LSB publishes internal governance rules response and decision document

The Legal Services Board has today published its response following its consultation on the internal governance rules for the legal services regulators.  This document includes an analysis of submissions received together with its decision on its approach to the internal governance rules going forward.

Neil Buckley, Chief Executive of the Legal Services Board said:

Independent regulation ensures that consumers, providers, investors and society as whole can be confident that legal services operate in the public interest and in accordance with the rule of law. Our aim in reviewing the internal governance rules is to enhance regulatory independence within the current legislative framework.

Having assessed the effectiveness of the current internal governance rules and taken into account stakeholders’ views on the need for change, we intend to develop new rules. These will be based on principles and focussed on outcomes and will be applied together with new supporting guidance.

With these new internal governance rules, we aim to:

  • provide more clarity on the oversight role of the approved regulators and the LSB and
  • reduce the number of disagreements between approved regulators and regulatory bodies about independence matters.

We anticipate consulting on new internal governance rules and draft guidance this autumn, with a view to approved regulators commencing transition to the new internal governance rules in spring 2019.

ENDS

For further information, please contact the LSB’s Communications Manager, Vincent McGovern (020 7271 0068).

Notes for editors:

  1. The Legal Services Board (LSB) is required by the Legal Services Act 2007 (the Act) to make the internal governance rules (IGR) for the legal services regulators. These rules set out requirements that approved regulators must meet relating to the independent exercise of their regulatory functions.  In light of our experience and developments in the legal services sector, this consultation explored whether changes are now needed to the IGR to enhance regulatory independence.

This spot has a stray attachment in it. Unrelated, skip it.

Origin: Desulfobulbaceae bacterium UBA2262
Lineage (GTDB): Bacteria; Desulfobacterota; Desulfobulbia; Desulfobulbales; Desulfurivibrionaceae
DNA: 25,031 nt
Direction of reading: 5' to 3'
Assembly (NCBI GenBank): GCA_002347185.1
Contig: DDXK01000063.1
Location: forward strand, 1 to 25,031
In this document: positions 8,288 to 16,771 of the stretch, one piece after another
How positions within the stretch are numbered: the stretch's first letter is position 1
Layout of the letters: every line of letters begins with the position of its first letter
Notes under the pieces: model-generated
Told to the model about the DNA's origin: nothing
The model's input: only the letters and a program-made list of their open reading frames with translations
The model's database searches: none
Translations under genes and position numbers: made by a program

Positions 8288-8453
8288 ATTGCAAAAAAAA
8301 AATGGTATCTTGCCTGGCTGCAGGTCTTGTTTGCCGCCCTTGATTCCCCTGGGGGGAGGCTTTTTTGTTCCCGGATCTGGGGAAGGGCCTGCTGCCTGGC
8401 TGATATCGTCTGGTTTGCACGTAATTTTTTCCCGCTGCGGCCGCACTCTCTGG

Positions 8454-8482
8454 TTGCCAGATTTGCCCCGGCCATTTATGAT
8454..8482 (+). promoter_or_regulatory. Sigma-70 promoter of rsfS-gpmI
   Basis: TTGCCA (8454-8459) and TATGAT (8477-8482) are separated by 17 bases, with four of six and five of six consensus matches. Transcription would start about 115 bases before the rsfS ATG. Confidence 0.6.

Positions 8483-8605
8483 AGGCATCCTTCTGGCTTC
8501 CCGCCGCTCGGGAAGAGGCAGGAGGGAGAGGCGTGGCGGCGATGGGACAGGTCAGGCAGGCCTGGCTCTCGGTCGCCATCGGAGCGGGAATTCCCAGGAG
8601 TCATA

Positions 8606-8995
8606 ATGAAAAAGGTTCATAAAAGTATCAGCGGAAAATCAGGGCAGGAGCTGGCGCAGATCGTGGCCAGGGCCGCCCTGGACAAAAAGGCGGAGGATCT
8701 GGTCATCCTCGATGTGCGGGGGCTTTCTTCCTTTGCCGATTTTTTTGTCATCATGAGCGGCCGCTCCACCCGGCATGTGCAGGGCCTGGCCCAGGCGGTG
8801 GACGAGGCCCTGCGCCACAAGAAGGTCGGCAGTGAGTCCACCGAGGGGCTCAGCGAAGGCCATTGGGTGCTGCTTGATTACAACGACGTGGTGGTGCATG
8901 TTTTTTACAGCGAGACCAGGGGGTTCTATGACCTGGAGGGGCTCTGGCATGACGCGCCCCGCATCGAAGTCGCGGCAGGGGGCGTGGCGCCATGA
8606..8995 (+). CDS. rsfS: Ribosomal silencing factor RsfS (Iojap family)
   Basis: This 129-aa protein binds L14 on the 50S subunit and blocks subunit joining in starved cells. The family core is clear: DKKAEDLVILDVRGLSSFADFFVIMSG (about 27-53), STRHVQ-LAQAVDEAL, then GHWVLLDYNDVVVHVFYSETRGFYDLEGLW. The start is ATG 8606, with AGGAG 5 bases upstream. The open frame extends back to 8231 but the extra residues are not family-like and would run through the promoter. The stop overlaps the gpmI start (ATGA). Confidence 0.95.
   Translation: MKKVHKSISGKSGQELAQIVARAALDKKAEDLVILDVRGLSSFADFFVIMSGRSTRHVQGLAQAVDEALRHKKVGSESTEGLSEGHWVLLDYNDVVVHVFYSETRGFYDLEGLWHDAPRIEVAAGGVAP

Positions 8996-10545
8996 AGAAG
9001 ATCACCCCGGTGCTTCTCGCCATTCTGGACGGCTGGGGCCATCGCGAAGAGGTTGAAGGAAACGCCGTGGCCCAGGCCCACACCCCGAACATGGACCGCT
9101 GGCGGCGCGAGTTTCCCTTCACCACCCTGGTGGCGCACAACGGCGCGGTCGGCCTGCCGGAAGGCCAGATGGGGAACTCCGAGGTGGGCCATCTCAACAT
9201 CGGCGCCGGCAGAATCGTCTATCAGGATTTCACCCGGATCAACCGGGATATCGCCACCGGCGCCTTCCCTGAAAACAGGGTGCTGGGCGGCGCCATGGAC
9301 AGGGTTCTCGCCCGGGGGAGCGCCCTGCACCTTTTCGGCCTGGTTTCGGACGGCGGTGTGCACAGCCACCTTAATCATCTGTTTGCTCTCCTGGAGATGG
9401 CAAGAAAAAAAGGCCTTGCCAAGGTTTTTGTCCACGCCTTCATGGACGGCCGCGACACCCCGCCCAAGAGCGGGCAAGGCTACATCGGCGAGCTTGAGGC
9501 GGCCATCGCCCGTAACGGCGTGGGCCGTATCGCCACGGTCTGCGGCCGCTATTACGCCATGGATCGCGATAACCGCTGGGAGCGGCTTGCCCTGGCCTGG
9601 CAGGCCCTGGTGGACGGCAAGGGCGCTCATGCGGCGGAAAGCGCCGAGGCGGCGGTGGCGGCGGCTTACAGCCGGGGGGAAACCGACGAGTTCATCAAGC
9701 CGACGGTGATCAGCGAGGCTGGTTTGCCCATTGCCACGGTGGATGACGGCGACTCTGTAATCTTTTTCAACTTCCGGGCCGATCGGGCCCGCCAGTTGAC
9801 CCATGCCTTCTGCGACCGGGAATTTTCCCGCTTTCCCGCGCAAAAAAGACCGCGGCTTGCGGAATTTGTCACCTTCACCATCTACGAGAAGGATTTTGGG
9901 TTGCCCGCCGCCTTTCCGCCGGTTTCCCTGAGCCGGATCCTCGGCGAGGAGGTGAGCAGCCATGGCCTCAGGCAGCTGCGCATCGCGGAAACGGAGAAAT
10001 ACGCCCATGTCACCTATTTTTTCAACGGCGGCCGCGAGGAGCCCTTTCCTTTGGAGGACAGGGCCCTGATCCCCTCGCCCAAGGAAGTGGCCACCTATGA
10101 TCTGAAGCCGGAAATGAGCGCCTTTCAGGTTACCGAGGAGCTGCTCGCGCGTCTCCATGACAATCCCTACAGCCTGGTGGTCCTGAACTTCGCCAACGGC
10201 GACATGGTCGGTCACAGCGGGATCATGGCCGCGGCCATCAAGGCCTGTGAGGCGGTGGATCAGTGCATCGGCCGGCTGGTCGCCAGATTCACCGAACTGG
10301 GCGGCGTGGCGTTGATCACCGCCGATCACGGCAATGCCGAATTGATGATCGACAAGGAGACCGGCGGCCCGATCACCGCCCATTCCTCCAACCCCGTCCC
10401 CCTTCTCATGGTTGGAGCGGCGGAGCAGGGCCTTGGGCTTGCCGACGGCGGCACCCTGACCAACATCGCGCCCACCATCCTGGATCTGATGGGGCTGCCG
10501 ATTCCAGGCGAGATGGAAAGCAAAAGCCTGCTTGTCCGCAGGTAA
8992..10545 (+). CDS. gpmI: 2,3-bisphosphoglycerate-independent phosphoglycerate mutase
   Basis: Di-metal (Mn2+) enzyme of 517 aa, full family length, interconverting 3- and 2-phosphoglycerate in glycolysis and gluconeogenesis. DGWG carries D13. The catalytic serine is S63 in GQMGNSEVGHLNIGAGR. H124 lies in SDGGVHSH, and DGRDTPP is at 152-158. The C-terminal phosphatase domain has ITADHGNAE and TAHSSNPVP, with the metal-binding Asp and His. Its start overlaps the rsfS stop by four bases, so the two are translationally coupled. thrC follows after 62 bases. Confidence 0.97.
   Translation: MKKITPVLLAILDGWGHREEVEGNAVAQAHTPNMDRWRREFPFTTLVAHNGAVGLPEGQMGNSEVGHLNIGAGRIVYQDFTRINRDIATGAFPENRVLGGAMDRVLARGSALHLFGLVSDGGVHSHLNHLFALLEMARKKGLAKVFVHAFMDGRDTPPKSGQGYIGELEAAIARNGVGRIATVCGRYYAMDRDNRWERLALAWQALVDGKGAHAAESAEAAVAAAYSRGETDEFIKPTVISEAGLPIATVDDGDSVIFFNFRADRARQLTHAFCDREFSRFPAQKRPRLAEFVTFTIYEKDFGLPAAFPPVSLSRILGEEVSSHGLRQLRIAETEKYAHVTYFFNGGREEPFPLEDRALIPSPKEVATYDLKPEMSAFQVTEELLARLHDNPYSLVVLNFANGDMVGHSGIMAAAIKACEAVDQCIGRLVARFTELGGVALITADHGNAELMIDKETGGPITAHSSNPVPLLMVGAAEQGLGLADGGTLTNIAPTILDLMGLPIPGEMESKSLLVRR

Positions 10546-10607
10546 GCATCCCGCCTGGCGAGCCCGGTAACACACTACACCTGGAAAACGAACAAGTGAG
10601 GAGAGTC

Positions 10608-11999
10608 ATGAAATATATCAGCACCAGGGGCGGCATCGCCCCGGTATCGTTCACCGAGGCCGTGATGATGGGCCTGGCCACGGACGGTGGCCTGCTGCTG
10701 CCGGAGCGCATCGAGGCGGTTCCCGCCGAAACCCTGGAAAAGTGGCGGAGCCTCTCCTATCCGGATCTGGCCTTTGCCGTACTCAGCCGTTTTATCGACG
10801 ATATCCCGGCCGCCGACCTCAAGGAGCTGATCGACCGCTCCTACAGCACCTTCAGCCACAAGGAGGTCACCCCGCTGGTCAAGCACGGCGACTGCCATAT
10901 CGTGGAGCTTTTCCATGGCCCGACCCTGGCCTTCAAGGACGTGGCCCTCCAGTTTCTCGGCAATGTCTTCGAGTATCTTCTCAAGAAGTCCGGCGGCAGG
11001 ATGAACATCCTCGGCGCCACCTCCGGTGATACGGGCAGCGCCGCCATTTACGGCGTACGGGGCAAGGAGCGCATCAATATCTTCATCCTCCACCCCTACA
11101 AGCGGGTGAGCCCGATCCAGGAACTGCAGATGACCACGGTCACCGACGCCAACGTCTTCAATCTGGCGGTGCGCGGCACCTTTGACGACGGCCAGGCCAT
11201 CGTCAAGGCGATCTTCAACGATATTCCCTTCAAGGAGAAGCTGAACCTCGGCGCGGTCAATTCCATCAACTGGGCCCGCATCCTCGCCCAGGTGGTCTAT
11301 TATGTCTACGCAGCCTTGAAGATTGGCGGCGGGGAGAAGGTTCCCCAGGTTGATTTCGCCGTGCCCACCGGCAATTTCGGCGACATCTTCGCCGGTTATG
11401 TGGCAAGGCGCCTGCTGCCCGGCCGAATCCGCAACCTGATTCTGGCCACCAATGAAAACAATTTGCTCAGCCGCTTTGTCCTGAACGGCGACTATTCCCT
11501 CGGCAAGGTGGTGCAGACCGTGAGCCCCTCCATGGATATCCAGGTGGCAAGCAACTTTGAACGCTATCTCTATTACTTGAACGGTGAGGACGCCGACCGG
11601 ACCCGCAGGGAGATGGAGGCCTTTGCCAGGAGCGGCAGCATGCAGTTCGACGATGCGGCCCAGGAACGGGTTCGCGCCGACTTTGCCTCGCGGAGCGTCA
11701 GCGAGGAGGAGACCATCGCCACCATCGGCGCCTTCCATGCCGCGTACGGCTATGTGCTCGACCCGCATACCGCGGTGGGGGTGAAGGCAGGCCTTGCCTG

2. This response and decision document 1) sets out the results of our consultation in November 2017 on reviewing the IGR. This includes consideration of further submissions to the LSB in light of the publication of the LSB’s report into its investigation into The Law Society’s arrangements for monitoring and oversight of the Solicitors Regulation Authority, which can be found here), 2) our decision and 3) the next steps for this review.  Full information can be found here (scroll down to ‘9 November 2017). The consultation response document can be found here.
  3. The LSB November 2017 IGR consultation identified possible options for enhancing regulatory independence through the IGR. A summary of responses to the consultation and to the investigation report, along with our consideration of them is in Annex B of the response and decision document.
  4. We intend to develop more principled and outcomes-focused rules, supported by statutory guidance. The new IGR will apply to all approved regulators (albeit that some rules will relate to matters that are only relevant for those with both representative and regulatory functions). We will impose separate obligations on approved regulators and (where different) their regulatory bodies to proactively report non-compliance with the new rules. We will also assure ourselves on compliance in parallel with, and (when it becomes practical to do so) as part of, the LSB regulatory performance assessments
  5. The current IGR can be found on the LSB website here.
  6. The Act created the LSB as a new regulator with responsibility for overseeing the regulation of legal services in England and Wales.  The new regulatory regime became active on 1 January 2010.
  7. The LSB oversees ten approved regulators, which in turn regulate individual legal practitioners.  The approved regulators, designated under Part 1 of Schedule 4 of the 2007 Act, are the Law Society, the Bar Council, the Master of the Faculties, the Chartered Institute of Legal Executives, the Council for Licensed Conveyancers, the Chartered Institute of Patent Attorneys, the Chartered Institute of Trade Mark Attorneys, the Association of Costs Lawyers, the Institute of Chartered Accountants in England and Wales and the Association of Chartered Certified Accountants.

    In addition, the Institute of Chartered Accountants of Scotland is an approved regulator for probate activities only but does not currently authorise anyone to offer this service.

  8. As at 1 April 2017, the legal profession in England and Wales comprised 148,690 solicitors, 15,281 barristers, 6,809 chartered legal executives and 5,958 other individuals operating in other areas of the legal profession such as conveyancing.  The UK legal sector turnover was £31 billion per annum (2016) which is up 19% in cash terms since 2012.  For more information see here.

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